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The formation of acrylamide in UK cereal products.
Adv Exp Med Biol. 2005; 561:415-29.AE

Abstract

Many bakery products sold in the UK such as crumpets, batch bread and Naan might be expected to show high levels of acrylamide because they have strong Maillard colours and flavours. However, analysis of commercial products has shown that the highest levels of acrylamide are seen in dry biscuit type products. With the exception of spiced products such as ginger cake, moist high sugar products (e.g. cakes and fruit loaves) show relatively low levels of acrylamide, even in darkly browned crusts. This is in contrast to bread where acrylamide levels in excess of 100 microg/kg are common in the crust region, but are diluted by low levels in the crumb. Acrylamide levels in bread are significantly raised by domestic toasting, but other products such as crumpets and Naan bread have been found to be less sensitive. A mathematical model has been developed (and validated against tests on model dough) which shows that once obvious recipe differences are allowed for, the key factor limiting acrylamide levels is crust moisture. Chemical decay of acrylamide and depletion of amino acids are also limiting factors at higher temperatures.

Authors+Show Affiliations

RHM Technology Ltd, Lincoln Road, High Wycombe, Bucks HP12 3QR, UK. pasadd@rhmtech.co.ukNo affiliation info available

Pub Type(s)

Journal Article
Research Support, Non-U.S. Gov't

Language

eng

PubMed ID

16438316

Citation

Sadd, Peter, and Colin Hamlet. "The Formation of Acrylamide in UK Cereal Products." Advances in Experimental Medicine and Biology, vol. 561, 2005, pp. 415-29.
Sadd P, Hamlet C. The formation of acrylamide in UK cereal products. Adv Exp Med Biol. 2005;561:415-29.
Sadd, P., & Hamlet, C. (2005). The formation of acrylamide in UK cereal products. Advances in Experimental Medicine and Biology, 561, 415-29.
Sadd P, Hamlet C. The Formation of Acrylamide in UK Cereal Products. Adv Exp Med Biol. 2005;561:415-29. PubMed PMID: 16438316.
* Article titles in AMA citation format should be in sentence-case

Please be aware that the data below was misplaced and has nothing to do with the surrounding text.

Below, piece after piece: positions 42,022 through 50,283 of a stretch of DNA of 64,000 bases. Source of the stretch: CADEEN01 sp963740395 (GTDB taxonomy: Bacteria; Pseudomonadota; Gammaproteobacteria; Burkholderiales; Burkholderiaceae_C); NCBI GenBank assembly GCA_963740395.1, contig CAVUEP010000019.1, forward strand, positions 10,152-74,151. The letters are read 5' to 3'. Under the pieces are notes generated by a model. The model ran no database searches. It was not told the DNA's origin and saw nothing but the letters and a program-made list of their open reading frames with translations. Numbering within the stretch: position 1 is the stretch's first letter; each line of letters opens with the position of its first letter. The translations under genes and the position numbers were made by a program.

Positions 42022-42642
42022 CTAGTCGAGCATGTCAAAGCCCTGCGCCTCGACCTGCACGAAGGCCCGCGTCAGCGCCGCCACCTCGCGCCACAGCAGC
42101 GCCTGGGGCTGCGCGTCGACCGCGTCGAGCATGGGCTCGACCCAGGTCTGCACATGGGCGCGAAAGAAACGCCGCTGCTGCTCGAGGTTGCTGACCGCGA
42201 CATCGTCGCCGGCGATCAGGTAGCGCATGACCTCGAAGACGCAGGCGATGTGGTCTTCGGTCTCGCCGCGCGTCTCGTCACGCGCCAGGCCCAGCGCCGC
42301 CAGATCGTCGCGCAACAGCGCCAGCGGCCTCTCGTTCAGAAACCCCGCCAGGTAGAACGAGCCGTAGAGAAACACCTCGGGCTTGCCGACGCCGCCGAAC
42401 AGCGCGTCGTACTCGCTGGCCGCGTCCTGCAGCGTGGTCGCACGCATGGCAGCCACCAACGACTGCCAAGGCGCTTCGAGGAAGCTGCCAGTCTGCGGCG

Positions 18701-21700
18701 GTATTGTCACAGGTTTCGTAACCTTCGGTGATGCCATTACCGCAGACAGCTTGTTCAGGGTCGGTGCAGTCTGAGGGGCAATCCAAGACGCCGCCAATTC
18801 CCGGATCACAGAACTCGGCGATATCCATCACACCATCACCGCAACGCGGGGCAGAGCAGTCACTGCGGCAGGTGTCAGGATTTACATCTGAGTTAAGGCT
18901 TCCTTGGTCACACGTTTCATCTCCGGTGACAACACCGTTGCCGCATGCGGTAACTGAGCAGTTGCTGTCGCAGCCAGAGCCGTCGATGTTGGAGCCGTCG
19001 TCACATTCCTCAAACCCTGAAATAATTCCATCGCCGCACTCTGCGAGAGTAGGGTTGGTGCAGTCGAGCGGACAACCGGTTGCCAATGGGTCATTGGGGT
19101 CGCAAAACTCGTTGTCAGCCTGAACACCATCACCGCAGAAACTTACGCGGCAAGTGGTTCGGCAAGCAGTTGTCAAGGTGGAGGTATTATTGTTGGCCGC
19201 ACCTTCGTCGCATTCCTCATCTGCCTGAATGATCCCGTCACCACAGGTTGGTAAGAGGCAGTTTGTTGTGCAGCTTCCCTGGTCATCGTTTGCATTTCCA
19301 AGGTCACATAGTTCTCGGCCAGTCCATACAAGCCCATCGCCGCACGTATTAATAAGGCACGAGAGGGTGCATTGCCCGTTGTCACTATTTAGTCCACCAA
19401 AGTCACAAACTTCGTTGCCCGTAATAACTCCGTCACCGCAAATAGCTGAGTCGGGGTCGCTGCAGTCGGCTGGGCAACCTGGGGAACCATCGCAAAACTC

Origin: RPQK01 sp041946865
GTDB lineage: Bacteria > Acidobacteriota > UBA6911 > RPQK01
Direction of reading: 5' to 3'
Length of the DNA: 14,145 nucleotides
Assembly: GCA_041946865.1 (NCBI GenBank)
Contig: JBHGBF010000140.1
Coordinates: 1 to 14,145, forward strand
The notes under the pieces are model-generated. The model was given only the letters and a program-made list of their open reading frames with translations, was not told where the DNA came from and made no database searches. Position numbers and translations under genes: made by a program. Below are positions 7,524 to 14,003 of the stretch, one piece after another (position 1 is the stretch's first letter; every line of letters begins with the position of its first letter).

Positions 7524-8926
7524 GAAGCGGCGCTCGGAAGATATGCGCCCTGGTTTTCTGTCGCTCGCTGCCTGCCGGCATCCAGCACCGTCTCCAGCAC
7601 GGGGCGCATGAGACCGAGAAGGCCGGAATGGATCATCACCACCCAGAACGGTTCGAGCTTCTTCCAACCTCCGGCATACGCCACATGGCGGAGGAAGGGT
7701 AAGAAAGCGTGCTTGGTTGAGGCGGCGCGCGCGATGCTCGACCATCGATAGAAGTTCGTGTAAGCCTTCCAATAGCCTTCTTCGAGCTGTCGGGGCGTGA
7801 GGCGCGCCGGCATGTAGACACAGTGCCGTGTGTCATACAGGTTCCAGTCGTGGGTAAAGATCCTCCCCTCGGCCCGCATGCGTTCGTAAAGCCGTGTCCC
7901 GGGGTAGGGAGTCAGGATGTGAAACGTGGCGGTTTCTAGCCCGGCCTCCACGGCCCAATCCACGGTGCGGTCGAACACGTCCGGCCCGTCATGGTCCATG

TY - JOUR T1 - The formation of acrylamide in UK cereal products. AU - Sadd,Peter, AU - Hamlet,Colin, PY - 2006/1/28/pubmed PY - 2006/2/28/medline PY - 2006/1/28/entrez SP - 415 EP - 29 JF - Advances in experimental medicine and biology JO - Adv Exp Med Biol VL - 561 N2 - Many bakery products sold in the UK such as crumpets, batch bread and Naan might be expected to show high levels of acrylamide because they have strong Maillard colours and flavours. However, analysis of commercial products has shown that the highest levels of acrylamide are seen in dry biscuit type products. With the exception of spiced products such as ginger cake, moist high sugar products (e.g. cakes and fruit loaves) show relatively low levels of acrylamide, even in darkly browned crusts. This is in contrast to bread where acrylamide levels in excess of 100 microg/kg are common in the crust region, but are diluted by low levels in the crumb. Acrylamide levels in bread are significantly raised by domestic toasting, but other products such as crumpets and Naan bread have been found to be less sensitive. A mathematical model has been developed (and validated against tests on model dough) which shows that once obvious recipe differences are allowed for, the key factor limiting acrylamide levels is crust moisture. Chemical decay of acrylamide and depletion of amino acids are also limiting factors at higher temperatures. SN - 0065-2598 UR - https://www.unboundmedicine.com/medline/citation/16438316/The_formation_of_acrylamide_in_UK_cereal_products_ L2 - https://dx.doi.org/10.1007/0-387-24980-X_32 DB - PRIME DP - Unbound Medicine ER -